Mostly, I’d ignore these type of papers, because they aren’t providing us with any new information about vaccines. But in this case, I wanted to point out a bunch of flaws in their reasoning, which seems to indicate a high degree of bias. Therein is the problem – systematic reviews are powerful tools in science-based medicine, but many of these systematic reviews are filled with a large amount of bias. And this study is starting from a very biased point of view. Continue reading “Aluminum adjuvants in vaccines – another attempt for something, anything”

Anti-vaccine paper retracted – Shaw and Tomljenovic lose again

Anti-vaccine paper retracted

A few weeks ago, I wrote a critical analysis of a paper by Christopher Shaw and Lucija Tomljenovic published in Inorganic Biochemistry that tried to convince us that aluminum adjuvants in vaccines caused autism. Predictably, it’s another anti-vaccine paper retracted by another journal.

Shaw and Tomljenovic have quite a history in retracted anti-vaccine articles. Last year, they wrote an article about aluminum adjuvants in the HPV vaccine – it was retracted, and eventually republished almost word-for-word in an inferior journal.

According to Retraction Watch, Inorganic Biochemistry’s editor, John Dawson of the University of South Carolina, stated that:

The paper by Shaw and co-workers is being retracted jointly by the authors and the editor.

Yup, another anti-vaccine paper retracted. Of course, the article was roundly criticized in numerous posts across the skeptical universe soon after it was published. For example, the piercing Orac wrote in his blog,

given Shaw and Tomljenovic’s history, it is not unreasonable to be suspicious of this study as well…

At best, what we have here are researchers with little or no expertise in very basic molecular biology techniques using old methodology that isn’t very accurate overinterpreting the differences in gene and protein levels that they found. At worst, what we have are antivaccine “researchers” who are not out for scientific accuracy but who actually want to promote the idea that vaccines cause autism….If this were a first offense, I’d give Shaw and Tomljenovic the benefit of the doubt, but this is far from their first offense.

Orac called the paper, “antivaccine pseudoscience.” Not that anti-vaccine is anything but pseudoscience.

Other bloggers, like The Mad Virologist, who is also an expert on DNA analysis, and the Blood Brain Barrier Scientist, who writes about the blood-brain barrier and heavy metal music, jointly analyzed the paper by Shaw and Tomljenovic. They did a masterful job in looking at some of the technical errors and other issues with the paper. I won’t pretend to summarize what they write, so I’ll use their own summary:

Based on the methods that were used in this paper, Shaw et al. went too far in declaring that aluminum adjuvants cause autism. But there are six other key points that limit what conclusions can be drawn from this paper:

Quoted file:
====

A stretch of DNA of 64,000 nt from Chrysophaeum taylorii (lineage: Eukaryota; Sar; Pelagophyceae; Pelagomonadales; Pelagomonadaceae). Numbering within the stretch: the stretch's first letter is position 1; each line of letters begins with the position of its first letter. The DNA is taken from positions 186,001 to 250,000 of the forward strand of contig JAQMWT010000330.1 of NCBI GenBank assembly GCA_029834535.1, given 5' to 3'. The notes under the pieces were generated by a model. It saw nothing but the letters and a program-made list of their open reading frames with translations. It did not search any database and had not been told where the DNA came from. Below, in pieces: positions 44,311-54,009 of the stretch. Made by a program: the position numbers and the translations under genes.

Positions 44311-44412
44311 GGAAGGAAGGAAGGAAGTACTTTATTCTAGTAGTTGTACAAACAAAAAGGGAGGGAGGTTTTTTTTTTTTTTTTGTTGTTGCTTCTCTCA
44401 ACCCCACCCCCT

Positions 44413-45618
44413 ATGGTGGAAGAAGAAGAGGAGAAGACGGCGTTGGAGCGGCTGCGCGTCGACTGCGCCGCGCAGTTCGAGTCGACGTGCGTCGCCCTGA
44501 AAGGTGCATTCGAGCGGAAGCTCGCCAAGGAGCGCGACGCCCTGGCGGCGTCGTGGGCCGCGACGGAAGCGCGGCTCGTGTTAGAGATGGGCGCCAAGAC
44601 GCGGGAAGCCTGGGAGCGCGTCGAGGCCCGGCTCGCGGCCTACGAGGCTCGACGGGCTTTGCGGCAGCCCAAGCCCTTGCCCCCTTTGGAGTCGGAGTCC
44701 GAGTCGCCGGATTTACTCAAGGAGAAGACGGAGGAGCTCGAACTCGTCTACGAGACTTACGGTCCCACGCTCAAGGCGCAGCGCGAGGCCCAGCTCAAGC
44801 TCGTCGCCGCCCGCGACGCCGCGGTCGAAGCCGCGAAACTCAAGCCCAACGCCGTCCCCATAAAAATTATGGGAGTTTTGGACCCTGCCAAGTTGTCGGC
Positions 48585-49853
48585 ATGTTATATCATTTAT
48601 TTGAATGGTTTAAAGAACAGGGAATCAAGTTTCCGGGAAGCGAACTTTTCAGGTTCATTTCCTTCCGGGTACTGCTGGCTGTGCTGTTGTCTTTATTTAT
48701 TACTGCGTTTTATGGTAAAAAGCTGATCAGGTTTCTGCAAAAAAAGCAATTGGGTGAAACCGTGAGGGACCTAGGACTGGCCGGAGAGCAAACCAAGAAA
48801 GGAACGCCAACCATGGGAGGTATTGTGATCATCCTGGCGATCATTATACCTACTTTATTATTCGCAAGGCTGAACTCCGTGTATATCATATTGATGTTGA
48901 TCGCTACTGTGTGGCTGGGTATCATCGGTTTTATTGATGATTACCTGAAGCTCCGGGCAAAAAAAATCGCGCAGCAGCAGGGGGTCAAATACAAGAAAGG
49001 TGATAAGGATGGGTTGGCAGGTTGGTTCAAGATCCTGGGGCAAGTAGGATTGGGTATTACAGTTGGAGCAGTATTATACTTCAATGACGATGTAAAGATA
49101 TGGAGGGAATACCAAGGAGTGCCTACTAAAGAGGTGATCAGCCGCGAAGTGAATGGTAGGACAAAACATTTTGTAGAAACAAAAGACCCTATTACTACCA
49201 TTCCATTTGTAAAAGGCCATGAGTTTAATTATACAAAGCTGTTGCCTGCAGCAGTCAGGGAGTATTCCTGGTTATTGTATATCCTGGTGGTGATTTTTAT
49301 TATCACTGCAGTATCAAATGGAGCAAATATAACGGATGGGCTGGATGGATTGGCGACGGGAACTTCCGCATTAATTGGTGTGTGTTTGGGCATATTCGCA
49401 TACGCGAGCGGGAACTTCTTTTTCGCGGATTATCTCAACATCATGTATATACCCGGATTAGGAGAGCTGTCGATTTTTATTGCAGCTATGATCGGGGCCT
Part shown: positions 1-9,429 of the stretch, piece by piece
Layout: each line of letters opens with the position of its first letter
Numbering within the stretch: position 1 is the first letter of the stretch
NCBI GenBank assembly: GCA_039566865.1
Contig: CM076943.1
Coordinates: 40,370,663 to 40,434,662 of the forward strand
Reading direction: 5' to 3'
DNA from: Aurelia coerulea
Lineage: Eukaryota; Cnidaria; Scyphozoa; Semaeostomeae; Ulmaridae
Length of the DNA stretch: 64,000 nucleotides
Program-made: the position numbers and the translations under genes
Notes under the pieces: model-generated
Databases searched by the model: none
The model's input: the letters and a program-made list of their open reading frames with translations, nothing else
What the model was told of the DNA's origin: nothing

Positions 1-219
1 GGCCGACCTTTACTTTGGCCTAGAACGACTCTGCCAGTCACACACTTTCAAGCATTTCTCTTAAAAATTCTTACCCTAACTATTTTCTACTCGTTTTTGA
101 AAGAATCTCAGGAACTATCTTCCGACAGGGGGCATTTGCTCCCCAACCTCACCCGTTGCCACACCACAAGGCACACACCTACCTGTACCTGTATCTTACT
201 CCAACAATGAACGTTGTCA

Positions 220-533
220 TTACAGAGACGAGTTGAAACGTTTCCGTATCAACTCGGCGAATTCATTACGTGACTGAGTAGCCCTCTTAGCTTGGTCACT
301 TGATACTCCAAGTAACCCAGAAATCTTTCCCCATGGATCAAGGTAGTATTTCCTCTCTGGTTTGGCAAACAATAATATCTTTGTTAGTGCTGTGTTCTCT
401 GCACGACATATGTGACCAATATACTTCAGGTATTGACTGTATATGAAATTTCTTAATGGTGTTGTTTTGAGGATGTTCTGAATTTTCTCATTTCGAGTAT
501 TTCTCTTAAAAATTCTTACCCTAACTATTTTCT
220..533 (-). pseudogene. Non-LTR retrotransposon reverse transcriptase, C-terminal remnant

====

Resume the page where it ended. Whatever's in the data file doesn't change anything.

1) They selected genes based on old literature and ignored newer publications.
2) The method for PCR quantification is imprecise and cannot be used as an absolute quantification of expression of the selected genes.
3) They used inappropriate statistical tests that are more prone to giving significant results which is possibly why they were selected.
4) Their dosing regime for the mice makes assumptions on the development of mice that are not correct.
5) They gave the mice far more aluminum sooner than the vaccine schedule exposes children to.
6) There are irregularities in both the semi-quantitative RT-PCR and Western blot data that strongly suggests that these images were fabricated. This is probably the most damning thing about the paper. If the data were manipulated and images fabricated, then the paper needs to be retracted and UBC needs to do an investigation into research misconduct by the Shaw lab.

Taken together, we cannot trust Shaw’s work here and if we were the people funding this work, we’d be incredibly ticked off because they just threw away money that could have done some good but was instead wasted frivolously. Maybe there’s a benign explanation for the irregularities that we’ve observed, but until these concerns are addressed this paper cannot be trusted.

Also, a lot of criticism occurred on PubPeer, a website devoted to a kind of extended peer review of published papers. The commenters were harsh. Oneclaimed that there was a “clear and deliberate” removal of control results in the paper. And many others either hinted or outright stated that DNA gel bands were duplicated, photoshopped or taken from a 2014 paper by Shaw and Tomljenovic (and published in a journal that’s not even indexed on PubMed).

Added to all of this is that the primary author has left the University of British Columbia, where Shaw and Tomljenovic do their “research,” taking all of the data with her. I don’t mean to be cynical, but I will be – yeah right.

As an aside, I don’t know why the University of British Columbia continues to house Shaw and Tomljenovic. They have had their “research” utterly discredited by the World Health Organization. They have had papers retracted. And when they do publish, they’re in low ranked, low impact factor journals. Finally, their “research” is supported by some of the most profoundly anti-vaccine sponsors in the world.  Frankly, the only good Shaw and Tomljenovic do for the anti-vaccine world is to allow those of us who are pro-science/pro-vaccine lots of fodder in embarrassing the anti-vaccine world.

So there we go. Another Shaw and Tomljenovic anti-vaccine paper retracted, and will probably be republished in the Journal of Homeopathy Vaccines (no, it doesn’t exist). By the way, I won the betting pool on when it would be retracted. Hopefully, the shills pay me for winning.